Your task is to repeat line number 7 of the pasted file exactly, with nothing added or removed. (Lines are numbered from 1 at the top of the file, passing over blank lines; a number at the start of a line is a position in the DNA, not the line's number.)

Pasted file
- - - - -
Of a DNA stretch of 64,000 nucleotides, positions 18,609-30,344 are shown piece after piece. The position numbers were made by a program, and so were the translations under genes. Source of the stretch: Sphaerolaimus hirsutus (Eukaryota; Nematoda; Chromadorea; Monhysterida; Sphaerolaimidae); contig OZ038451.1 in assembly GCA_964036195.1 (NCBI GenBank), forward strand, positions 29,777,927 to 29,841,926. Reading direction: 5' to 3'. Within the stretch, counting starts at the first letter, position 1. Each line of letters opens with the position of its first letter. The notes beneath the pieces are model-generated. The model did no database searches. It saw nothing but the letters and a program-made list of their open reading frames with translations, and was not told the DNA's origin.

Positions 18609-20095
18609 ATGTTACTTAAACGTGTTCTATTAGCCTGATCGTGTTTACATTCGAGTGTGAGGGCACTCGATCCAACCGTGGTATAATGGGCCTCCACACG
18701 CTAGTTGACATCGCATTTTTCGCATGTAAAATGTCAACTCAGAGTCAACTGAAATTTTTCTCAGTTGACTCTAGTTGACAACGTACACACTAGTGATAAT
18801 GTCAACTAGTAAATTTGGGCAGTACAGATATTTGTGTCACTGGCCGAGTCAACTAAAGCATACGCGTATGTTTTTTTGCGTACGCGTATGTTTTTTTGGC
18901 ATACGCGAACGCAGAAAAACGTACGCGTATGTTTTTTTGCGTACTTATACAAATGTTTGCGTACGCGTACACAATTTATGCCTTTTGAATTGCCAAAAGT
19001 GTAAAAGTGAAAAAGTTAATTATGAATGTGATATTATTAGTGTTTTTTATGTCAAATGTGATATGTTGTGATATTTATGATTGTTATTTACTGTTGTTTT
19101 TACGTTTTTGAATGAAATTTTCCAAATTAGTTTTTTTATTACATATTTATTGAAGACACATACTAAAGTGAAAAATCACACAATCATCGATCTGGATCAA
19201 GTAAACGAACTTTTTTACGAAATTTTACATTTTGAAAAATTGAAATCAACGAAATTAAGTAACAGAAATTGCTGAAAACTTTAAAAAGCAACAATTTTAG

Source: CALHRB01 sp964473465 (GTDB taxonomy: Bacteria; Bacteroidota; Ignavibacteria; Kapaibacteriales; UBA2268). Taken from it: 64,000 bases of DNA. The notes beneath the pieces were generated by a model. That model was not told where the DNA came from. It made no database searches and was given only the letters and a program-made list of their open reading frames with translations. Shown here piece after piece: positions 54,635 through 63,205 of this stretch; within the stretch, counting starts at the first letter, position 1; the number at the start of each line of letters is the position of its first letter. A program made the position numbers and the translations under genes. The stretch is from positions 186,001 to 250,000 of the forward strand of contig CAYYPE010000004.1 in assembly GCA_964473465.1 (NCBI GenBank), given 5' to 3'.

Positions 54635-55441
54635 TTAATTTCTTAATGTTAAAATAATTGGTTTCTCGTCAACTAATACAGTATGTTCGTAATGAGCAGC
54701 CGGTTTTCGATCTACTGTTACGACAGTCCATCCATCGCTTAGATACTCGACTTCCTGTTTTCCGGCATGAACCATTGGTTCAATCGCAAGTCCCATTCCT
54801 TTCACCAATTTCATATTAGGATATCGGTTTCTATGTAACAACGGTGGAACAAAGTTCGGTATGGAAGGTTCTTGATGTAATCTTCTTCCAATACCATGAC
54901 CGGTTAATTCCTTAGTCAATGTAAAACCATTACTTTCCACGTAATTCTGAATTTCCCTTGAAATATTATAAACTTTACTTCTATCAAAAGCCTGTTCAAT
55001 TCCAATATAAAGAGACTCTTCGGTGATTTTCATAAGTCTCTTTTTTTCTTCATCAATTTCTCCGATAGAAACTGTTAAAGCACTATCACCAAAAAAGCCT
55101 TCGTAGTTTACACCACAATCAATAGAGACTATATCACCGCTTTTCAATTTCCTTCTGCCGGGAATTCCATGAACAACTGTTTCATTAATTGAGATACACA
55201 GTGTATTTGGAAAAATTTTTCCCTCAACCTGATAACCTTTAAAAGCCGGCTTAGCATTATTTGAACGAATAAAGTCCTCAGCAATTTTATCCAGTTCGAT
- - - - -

19001 GTAAAAGTGAAAAAGTTAATTATGAATGTGATATTATTAGTGTTTTTTATGTCAAATGTGATATGTTGTGATATTTATGATTGTTATTTACTGTTGTTTT